– can be installed in farm mode, to replicate databases, and link all core files back to the same installation
– this can be a great way to install MediaWiki
– our district does different content area and grade level collaborative teams
– build your curriculum, notes, and procedures on a wiki for collaboration and sharing

What we are using for Network adminisration and management
Cacti (graphing application, pulls cisco switches every 3 minutes and gets graphs of usage, better for archival graphs/data)
Ntop (categorizes traffic growing across machines by type, quanitity: see your top network users, good for lots of general troubleshooting, better for what is happening NOW)
OCS-NG (looks to see software that has been installed, if hardware has changed, if you have a new deployment, this will show you if a vendor shorted you on memory or hardware like a DVD drive)
Webmin (interface to multiple unix servers for management)

For servers we use
– Database: mysql
– directory server: Fedora DS
– file servers: NFS/Samba/ftp
– Uses Ghost for Linux to image systems (G4L)
– Use Openfire for messaging
— all chat logs are there
– Mail server: use postfix / dovecot / amavis / spamassassin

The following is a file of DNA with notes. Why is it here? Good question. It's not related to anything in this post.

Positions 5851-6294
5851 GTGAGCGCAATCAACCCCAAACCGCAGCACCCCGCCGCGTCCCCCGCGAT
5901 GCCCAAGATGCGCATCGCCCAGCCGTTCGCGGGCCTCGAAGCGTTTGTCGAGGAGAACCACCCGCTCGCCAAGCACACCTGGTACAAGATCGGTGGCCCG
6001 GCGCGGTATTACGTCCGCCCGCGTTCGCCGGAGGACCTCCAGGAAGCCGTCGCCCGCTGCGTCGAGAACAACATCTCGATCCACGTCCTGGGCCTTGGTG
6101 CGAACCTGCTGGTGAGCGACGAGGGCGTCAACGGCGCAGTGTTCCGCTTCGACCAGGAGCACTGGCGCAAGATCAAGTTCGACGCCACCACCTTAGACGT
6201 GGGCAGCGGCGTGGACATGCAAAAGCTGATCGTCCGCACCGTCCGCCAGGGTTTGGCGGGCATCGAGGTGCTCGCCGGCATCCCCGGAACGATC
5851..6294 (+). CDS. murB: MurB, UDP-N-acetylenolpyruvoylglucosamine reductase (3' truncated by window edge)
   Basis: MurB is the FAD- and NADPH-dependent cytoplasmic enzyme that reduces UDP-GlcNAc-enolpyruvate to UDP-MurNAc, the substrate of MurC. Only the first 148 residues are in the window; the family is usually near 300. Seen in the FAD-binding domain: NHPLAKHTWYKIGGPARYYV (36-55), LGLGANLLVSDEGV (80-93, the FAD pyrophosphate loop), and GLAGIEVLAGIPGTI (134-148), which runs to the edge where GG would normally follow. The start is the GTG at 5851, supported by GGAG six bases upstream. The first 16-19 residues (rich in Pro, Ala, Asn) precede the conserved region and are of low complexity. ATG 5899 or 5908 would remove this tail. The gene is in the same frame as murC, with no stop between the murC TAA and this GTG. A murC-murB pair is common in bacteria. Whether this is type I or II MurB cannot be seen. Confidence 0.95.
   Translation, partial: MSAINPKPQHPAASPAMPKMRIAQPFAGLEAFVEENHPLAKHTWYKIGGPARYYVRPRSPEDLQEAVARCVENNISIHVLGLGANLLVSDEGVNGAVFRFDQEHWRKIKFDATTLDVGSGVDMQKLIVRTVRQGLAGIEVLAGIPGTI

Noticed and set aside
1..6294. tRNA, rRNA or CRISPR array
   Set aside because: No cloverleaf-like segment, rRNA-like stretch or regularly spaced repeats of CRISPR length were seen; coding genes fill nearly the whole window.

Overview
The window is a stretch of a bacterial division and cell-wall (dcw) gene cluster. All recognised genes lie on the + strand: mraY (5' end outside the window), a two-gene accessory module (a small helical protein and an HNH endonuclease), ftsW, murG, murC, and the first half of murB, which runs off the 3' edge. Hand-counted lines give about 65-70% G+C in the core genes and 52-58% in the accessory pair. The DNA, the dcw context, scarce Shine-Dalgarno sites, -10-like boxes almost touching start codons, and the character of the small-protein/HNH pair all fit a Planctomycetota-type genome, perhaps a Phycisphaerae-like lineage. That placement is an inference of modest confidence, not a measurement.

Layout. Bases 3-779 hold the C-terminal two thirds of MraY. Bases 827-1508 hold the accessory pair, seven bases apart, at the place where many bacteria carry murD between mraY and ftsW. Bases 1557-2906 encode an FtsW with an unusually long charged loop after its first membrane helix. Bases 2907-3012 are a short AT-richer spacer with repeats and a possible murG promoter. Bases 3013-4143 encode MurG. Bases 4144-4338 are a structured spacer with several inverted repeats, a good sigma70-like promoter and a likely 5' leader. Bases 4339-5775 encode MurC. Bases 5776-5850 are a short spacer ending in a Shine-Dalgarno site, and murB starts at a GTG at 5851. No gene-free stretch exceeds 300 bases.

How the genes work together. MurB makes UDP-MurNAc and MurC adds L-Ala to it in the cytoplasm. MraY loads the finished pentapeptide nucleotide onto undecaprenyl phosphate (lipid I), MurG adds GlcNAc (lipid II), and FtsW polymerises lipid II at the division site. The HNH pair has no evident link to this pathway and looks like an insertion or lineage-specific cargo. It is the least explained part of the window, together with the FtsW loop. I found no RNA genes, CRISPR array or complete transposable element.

– for time server use ntp as the time server/service

Use VMware – workstation / player/server/converter
– not open source
– there is an open source project we are looking at as a replacement for this down the road

Maintenance and support
Clamwin (does not run automatically like Symantec, is a tool to run manually or scheduled, with proper scripting you can push that out with active directory as a scheduled application)
ffmpeg: can help you minimize the footprint of media, make smaller files accessible
g4l (Ghost for Linux)

ImageMagick can also help minimize the media footprint of server files
– Along with ffmpeg these tools take the raw or original material and can convert them to web friendly formats.


* note that some items in this presentation are not Open Source, but are still free to use. They were included to provide a complete picture of what Vinita IT staff are putting on their systems.